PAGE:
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First Nation to pass soda and junk food tax

The Navajo Nation passes a soda and junk food tax.

With a new tax on soda and junk food, the Navajo Nation moves to the cutting edge of legislation aimed at promoting healthier eating, reports Though the city of Berkeley passed a soda tax in November, junk food wasn’t targeted. But grab Doritos within the 27,000-square mile reservation, and you’ll pay a bit more.
Beginning April 1, junk food and soda will carry an extra two-cent sales tax according to the Healthy Dine Nation Act. Products include sugary beverages and snacks, sweets and baked and fried goods of “minimal-to-no-nutritional value,” reports npr.og.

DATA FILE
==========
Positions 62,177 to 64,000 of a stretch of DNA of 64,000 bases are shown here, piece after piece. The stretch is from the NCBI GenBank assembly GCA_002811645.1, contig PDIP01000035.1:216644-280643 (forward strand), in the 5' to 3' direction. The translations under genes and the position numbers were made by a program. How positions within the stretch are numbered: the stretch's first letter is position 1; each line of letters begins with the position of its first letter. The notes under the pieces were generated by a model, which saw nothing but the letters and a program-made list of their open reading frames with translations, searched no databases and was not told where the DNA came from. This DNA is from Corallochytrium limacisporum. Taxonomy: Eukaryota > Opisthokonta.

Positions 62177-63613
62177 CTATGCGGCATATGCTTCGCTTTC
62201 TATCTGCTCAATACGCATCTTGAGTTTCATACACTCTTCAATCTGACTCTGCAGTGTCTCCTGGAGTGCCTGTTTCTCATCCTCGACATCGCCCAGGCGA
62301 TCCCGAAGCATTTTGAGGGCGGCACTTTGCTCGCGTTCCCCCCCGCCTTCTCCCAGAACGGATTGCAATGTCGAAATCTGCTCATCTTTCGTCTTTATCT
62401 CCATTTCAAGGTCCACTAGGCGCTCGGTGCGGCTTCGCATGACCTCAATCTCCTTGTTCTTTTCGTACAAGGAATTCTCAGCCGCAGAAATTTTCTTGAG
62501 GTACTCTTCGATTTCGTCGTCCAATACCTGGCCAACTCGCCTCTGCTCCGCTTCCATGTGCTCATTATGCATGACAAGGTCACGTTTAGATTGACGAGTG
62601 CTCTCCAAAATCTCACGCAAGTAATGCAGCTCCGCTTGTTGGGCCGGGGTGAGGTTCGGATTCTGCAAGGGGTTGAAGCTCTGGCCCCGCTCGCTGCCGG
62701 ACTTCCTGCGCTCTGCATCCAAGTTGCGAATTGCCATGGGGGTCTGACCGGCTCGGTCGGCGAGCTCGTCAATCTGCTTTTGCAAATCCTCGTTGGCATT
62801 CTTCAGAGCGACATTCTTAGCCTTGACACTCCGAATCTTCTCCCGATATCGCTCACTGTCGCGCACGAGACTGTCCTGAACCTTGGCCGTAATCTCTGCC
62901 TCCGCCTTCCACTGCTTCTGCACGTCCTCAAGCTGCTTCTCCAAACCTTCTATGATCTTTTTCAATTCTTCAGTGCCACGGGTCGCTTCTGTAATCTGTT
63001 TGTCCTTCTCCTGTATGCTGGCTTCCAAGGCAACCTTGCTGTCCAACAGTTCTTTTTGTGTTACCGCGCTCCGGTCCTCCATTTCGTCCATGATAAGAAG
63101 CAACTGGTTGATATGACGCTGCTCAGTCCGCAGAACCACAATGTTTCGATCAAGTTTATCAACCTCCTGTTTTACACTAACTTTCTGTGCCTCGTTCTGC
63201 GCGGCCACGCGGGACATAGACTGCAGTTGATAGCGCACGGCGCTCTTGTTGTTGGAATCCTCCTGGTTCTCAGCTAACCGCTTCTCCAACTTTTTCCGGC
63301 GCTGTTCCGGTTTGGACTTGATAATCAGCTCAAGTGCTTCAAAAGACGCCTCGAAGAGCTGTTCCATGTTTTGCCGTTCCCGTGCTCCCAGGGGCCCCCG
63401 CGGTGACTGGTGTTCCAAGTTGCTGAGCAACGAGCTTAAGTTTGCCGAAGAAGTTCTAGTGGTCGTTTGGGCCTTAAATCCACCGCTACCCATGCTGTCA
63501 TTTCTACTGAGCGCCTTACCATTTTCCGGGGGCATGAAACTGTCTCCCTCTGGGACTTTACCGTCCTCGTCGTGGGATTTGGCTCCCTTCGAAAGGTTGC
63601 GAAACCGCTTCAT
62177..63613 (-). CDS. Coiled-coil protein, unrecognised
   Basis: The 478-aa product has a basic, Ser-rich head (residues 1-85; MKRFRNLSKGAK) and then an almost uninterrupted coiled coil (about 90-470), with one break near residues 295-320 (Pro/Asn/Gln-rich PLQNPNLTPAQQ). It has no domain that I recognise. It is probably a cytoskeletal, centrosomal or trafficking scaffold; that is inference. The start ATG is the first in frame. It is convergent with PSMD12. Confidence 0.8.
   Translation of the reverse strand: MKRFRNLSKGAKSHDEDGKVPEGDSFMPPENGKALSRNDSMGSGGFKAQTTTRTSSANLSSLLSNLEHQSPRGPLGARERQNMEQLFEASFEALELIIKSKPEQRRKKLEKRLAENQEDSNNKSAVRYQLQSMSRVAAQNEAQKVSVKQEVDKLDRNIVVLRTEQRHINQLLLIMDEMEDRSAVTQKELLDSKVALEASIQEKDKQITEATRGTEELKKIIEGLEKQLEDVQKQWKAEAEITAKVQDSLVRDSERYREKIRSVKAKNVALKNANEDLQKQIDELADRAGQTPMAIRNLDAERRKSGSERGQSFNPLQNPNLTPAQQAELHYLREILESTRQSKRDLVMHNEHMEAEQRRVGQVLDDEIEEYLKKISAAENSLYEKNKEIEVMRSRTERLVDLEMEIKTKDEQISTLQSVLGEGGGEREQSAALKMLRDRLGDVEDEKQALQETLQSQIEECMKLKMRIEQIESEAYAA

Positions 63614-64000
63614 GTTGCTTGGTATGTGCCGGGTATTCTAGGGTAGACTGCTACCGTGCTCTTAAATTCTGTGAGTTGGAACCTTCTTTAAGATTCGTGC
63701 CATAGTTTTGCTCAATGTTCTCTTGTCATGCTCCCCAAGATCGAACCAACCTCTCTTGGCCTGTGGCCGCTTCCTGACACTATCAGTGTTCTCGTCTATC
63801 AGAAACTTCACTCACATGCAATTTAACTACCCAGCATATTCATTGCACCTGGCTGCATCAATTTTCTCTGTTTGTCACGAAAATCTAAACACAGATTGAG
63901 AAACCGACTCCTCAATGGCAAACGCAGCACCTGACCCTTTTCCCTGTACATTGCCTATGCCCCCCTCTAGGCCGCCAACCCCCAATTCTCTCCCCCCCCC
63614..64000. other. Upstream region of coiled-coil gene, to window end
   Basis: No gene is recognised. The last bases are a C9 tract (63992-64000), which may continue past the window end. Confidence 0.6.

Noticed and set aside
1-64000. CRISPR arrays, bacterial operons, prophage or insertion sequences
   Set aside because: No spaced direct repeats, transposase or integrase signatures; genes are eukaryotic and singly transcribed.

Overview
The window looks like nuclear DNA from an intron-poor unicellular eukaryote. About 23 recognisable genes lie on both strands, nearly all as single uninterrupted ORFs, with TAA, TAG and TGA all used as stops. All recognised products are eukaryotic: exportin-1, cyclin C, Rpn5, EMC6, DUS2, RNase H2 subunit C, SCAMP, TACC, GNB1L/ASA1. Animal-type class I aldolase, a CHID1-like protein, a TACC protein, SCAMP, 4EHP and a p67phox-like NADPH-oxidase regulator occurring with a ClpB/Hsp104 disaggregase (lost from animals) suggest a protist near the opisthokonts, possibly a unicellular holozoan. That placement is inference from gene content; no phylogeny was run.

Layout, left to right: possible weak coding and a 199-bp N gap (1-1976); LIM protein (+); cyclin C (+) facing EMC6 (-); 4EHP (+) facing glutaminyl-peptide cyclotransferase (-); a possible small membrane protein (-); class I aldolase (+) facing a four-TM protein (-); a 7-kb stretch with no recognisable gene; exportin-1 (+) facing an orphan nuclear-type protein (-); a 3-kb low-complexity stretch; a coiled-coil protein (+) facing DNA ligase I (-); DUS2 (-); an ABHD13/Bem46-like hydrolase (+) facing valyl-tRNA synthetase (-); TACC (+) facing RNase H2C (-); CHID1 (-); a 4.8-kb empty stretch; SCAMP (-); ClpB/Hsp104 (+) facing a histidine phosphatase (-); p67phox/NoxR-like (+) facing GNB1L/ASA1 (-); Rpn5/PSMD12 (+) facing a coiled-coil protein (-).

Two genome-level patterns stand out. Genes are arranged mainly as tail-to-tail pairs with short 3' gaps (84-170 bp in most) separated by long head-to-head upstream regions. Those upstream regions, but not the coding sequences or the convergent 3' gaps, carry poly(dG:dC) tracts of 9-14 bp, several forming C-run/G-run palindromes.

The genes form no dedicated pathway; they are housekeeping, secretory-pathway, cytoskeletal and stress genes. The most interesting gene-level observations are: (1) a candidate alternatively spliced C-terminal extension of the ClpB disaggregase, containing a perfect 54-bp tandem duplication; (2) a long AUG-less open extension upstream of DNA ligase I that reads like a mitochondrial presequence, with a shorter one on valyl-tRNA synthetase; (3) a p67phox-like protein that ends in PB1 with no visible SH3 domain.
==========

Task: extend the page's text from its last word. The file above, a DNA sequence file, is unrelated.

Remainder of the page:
The Navajo Nation is a food desert, with few options for the 250,000 residents to find healthy food. Unhealthy foods may comprise about 90 percent of a store’s inventory, reports Obesity rates range from 23 to 60 percent. Ten percent of residents have diabetes and 30 percent are prediabetic.
The new tax may generate as much as $3 million for the Nation by 2020, predicts Denisa Livingston, a spokeswoman for Dine Community Advocacy Alliance, though no concrete numbers are available yet. The funds are earmarked for health and wellness programs on the reservation.
"With the tax measures, now the Navajo people will have an opportunity to have ownership over healthy foods [that will be cheaper now] and re-create our grocery stores," Livingston told NPR.

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